Originally published on Tue February 5, 2013 11:14 am
It was a Super Bowl moment like no other. Thousands of fans packing a modern gladiatorial arena, millions more watching on TV screens across the nation and Beyoncé had just reminded us of why she is, well, Beyoncé. The second half play was just getting going.
Originally published on Wed February 6, 2013 8:56 am
When photographer Matthieu Paley hiked up into the Pamir plateau of Afghanistan in the winter of 2008, the place had not been visited by foreigners since 1972, he says. That's how remote and inhospitable the region is — at least to outsiders. This rugged stretch of land, way up in the Wakhan Corridor, wedged between Pakistan and Tajikistan in Afghanistan's panhandle, is home to a population of about 1,100 nomadic Afghan Kyrgyz.
We had this show all wrapped up last Friday. It was totally in the can! Then My Bloody Valentine dropped its highly anticipated new album over the weekend and threw our previously recorded show into total chaos! But hey, it was worth it. We (and all the other My Bloody Valentine fans out there) have been waiting more than 20 years for this! Hear a new cut from the album and tell us what you think in the comments section.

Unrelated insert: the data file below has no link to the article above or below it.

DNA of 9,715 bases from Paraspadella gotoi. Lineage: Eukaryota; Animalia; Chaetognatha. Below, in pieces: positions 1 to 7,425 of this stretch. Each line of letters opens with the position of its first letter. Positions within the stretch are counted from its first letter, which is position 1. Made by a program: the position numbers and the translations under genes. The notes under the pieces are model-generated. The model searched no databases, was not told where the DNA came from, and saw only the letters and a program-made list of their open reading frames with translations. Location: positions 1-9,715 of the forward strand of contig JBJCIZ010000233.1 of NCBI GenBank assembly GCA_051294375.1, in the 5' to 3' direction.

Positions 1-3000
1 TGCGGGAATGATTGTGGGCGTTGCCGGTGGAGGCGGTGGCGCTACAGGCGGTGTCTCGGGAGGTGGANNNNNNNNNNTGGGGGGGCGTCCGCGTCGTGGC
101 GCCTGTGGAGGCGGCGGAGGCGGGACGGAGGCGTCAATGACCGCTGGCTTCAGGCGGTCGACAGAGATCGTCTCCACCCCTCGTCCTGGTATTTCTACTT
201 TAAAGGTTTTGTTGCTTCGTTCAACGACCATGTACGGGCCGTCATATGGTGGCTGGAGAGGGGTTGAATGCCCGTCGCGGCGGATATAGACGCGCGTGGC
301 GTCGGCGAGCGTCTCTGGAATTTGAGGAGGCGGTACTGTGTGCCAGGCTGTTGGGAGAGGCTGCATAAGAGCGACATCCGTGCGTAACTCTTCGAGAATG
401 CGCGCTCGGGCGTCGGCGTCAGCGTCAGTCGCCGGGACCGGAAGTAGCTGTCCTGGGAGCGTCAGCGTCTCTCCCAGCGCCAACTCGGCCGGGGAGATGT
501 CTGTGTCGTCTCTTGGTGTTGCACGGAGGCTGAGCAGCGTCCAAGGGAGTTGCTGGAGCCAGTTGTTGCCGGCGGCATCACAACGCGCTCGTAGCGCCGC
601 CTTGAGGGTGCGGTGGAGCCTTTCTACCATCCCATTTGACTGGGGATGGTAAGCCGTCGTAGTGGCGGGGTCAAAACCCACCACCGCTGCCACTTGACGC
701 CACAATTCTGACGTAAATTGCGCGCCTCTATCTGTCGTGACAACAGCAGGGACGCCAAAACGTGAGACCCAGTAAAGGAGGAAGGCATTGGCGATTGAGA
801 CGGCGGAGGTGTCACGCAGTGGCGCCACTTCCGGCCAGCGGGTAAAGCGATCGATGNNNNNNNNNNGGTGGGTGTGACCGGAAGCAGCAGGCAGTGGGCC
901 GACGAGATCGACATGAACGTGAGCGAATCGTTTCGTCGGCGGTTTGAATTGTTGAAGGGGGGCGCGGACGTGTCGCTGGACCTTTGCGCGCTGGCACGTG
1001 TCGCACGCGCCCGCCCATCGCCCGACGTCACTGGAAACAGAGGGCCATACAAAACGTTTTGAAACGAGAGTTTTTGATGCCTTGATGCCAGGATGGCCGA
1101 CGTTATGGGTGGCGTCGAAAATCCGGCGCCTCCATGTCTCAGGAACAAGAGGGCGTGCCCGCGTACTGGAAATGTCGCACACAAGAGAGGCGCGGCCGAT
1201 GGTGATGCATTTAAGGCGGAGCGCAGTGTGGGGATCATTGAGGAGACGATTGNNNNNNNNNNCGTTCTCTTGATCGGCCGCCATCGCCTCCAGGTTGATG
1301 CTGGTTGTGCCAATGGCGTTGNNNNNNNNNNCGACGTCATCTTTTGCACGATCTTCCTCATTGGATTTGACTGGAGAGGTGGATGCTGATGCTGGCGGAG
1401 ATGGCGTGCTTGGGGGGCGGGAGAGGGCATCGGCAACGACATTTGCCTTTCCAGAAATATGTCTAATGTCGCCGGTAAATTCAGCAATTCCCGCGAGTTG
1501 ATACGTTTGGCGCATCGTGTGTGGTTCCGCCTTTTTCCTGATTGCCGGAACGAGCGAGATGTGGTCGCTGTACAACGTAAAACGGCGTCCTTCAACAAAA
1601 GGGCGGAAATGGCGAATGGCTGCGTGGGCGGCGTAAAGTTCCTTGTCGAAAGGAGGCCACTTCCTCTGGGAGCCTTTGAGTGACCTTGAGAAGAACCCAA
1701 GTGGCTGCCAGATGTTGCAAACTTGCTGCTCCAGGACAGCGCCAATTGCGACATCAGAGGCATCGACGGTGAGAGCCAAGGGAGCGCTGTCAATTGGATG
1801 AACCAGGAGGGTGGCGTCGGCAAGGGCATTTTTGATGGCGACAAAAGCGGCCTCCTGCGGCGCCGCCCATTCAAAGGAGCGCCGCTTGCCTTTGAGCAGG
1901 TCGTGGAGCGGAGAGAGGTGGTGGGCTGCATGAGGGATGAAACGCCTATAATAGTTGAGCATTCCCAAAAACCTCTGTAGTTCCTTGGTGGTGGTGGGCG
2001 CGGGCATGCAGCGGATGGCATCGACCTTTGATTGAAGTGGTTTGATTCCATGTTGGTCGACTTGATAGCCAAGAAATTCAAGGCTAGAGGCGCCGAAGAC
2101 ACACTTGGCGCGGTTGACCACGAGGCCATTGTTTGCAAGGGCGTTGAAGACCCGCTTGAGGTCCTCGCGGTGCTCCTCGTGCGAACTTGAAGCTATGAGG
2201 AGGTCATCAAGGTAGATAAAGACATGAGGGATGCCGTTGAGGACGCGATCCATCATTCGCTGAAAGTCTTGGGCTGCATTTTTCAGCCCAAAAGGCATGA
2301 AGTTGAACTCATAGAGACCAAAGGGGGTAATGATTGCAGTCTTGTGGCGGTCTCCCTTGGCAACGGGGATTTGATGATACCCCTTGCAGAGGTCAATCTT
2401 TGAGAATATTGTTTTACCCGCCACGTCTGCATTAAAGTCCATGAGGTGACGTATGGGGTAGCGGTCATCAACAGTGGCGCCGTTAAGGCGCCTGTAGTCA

Originally published on Tue February 5, 2013 3:22 pm
So what did you do during the blackout on Super Bowl Sunday? Other than, say, apply some deer antler spray?
For most Americans, it was trying to figure out the ScuttleButton puzzle on Super Bowl Sunday. Actually, it's always difficult trying to solve ScuttleButton while watching the game on Super Bowl Sunday. But now it's time to focus on the new puzzle.
Originally published on Wed February 6, 2013 12:01 pm
A young man graduates from college. At his father's insistence, he begins interning at a law firm. But when it comes time to pursue the profession, he refuses: He wants to do something more meaningful. He wants to write.
Sound like your son/cousin/roommate/best friend? It was Honoré de Balzac.
That's right – before he became a founder of realism and an unlikely literary sex icon ("Do not suppose," an Italian count wrote to his wife, "that the ugliness of his face will protect you from his irresistible power"), the young Balzac was proofreading legal filings.
Originally published on Tue February 5, 2013 7:42 am
On one level, See Now Then, Jamaica Kincaid's first novel in a decade, is a lyrical, interior meditation on time and memory by a devoted but no longer cherished wife and mother going about the daily business of taking care of her home and family in a small New England town. But it is also one of the most damning retaliations by a jilted wife since Nora Ephron's Heartburn. See Now Then reads as if Gertrude Stein and Virginia Woolf had collaborated on a heartbroken housewife's lament that reveals an impossible familiarity with Heartburn and Evan S.